Divrei Simcha on Parshas Vayakhel/Pekudei
This week we have a double parsha, but as I look in my Mikraos Gedolos (book with the classic Torah commentators in it), I find that these parshios take up a small number of pages. There are numerous pages with very little commentary. Did all of the great Torah commentators go on vacation for these parshios?
The reason for little commentary is simple. These parshios are repetition of earlier parshios. This week we learn again all of the laws of the holy vessels of the Mishkan. The commentators write very little because their commentary was a few weeks ago. So the question is why do we need to repeat this?
I was once at a class for my job near Richmond, Virginia and was speaking with one of my classmates. I mentioned that I go to shul every morning and afternoon/evening to daven three times a day. This classmate was amazed and asked me, “Why do you need to pray three times a day? Isn’t once enough?” I thought about it and I think the answer might be that life is all about repetition. Whatever we constantly do is what we internalize. We daven three times a day so we internalize how great Hashem is. When we constantly do something, it becomes a part of us.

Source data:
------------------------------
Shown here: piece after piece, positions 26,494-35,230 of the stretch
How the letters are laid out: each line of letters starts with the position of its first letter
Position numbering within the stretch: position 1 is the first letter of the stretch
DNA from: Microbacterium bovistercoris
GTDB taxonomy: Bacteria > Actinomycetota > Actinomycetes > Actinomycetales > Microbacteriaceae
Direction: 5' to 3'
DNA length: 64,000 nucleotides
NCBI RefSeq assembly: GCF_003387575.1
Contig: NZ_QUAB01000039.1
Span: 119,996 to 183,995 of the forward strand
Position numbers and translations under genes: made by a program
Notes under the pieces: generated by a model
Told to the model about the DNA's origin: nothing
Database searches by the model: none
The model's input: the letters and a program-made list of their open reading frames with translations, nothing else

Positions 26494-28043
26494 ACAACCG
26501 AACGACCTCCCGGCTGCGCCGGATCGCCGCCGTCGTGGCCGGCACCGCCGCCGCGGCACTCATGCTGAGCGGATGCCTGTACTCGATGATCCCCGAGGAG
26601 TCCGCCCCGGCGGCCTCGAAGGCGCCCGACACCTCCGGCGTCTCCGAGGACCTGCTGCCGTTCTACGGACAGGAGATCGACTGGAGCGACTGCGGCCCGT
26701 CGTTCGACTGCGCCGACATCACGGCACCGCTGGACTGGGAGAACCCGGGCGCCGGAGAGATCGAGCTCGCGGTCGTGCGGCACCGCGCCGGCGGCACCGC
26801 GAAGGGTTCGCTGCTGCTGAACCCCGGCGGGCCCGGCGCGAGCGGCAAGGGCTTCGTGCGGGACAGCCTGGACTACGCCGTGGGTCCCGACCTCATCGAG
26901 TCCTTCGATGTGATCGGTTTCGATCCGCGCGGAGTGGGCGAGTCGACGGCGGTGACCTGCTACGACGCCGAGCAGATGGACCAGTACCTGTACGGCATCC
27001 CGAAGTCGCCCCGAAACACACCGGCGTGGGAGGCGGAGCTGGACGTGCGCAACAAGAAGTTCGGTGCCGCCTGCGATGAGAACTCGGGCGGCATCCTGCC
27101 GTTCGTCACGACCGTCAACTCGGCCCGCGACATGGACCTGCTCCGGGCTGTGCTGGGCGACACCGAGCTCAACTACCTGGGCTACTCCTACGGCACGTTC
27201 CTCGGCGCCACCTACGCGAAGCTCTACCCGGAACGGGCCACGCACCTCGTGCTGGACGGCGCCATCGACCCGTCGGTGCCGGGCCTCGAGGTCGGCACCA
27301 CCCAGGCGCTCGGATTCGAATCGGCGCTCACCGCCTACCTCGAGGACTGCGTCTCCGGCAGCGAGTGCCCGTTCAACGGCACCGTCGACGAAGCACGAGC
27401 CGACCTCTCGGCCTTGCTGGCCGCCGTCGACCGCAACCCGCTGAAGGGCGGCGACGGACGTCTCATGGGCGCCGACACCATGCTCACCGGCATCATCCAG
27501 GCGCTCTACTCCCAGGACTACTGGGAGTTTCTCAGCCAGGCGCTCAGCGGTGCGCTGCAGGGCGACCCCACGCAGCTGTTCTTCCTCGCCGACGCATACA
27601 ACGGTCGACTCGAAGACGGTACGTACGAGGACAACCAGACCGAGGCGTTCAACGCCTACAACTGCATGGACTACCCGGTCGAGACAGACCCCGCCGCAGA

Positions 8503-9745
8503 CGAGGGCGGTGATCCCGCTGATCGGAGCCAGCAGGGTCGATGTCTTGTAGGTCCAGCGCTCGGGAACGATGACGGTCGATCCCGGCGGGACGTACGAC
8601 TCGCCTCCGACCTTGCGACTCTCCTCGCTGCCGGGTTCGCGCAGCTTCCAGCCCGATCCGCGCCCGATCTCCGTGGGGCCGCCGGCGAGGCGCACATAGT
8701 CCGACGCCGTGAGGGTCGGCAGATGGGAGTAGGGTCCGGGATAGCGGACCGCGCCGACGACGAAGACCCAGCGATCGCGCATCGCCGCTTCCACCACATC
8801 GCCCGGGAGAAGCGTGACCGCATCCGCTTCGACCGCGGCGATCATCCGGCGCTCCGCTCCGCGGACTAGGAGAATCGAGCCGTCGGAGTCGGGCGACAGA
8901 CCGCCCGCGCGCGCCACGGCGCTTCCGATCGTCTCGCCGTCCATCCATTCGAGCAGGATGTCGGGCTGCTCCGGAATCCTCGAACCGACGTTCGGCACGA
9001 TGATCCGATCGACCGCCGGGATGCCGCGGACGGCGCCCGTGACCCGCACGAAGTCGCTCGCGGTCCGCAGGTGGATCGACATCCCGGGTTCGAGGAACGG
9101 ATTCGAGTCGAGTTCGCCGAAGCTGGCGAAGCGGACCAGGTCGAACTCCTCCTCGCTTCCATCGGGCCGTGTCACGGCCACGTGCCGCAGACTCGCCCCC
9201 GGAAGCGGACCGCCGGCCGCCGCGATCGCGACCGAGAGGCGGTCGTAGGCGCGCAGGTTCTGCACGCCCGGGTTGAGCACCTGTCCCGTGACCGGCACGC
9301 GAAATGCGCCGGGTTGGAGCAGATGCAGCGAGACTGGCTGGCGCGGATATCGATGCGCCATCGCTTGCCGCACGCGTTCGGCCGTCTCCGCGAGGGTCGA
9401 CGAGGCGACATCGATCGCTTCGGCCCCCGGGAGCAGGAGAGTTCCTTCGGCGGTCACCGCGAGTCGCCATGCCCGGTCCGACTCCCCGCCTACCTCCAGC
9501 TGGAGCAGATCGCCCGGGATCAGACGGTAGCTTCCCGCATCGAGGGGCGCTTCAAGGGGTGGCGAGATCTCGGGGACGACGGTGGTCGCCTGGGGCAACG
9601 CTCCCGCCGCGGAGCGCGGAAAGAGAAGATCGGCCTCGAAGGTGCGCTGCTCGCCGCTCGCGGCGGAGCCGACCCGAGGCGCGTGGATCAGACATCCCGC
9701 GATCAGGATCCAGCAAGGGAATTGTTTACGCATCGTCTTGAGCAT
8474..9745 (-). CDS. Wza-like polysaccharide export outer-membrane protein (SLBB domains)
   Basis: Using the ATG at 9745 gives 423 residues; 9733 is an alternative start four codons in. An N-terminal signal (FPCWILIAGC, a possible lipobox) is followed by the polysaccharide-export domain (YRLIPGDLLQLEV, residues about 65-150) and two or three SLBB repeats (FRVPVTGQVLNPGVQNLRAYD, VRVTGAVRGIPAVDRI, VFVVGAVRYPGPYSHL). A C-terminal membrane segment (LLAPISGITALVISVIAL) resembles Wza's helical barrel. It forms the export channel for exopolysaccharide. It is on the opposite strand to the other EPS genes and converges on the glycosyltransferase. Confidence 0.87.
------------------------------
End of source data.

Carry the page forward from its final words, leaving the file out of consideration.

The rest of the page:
At work this past week, one of the guys asked loudly what the theme song of one of the sitcoms from the 1980s was. I immediately started singing one of the 80s theme songs but was immediately told I sang the wrong one. Someone then remembered the first line of the right one and I correctly sang the rest of the correct song. I learned a great lesson from this event. I have not watched television for the last 7 years and probably have not watched these shows in 15 years. I used to watch them every week when I was younger and now many years later, I still remember them. It is because I constantly heard these songs, so they stick with me. Whatever we constantly repeat sticks with us. Even if we have not listened to it in years, it remains with us.
And maybe this is why this week’s parshios are repetitions of earlier ones. It is to remind us that the important things in life need to be repeated so we remember them (television shows certainly should not be what I repeated!). Whatever messages we constantly learn are the ones that will stay with us forever. Therefore, we should constantly repeat our Torah learning so this is what we will always remember!
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By Rabbi Yaacov Seltzer